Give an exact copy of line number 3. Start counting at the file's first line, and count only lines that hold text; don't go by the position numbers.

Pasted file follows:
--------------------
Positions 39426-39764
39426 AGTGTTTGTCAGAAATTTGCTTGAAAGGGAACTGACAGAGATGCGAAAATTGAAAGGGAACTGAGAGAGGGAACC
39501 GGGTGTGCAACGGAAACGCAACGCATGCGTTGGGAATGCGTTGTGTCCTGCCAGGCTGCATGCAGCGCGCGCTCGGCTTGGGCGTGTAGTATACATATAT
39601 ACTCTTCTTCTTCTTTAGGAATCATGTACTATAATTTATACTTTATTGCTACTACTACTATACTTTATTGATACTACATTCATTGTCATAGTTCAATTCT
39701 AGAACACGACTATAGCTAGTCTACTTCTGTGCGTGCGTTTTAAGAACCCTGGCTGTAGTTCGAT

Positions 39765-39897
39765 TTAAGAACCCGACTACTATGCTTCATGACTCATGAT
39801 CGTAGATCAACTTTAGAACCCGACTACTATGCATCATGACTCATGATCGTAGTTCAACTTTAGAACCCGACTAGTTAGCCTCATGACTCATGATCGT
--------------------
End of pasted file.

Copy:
39501 GGGTGTGCAACGGAAACGCAACGCATGCGTTGGGAATGCGTTGTGTCCTGCCAGGCTGCATGCAGCGCGCGCTCGGCTTGGGCGTGTAGTATACATATAT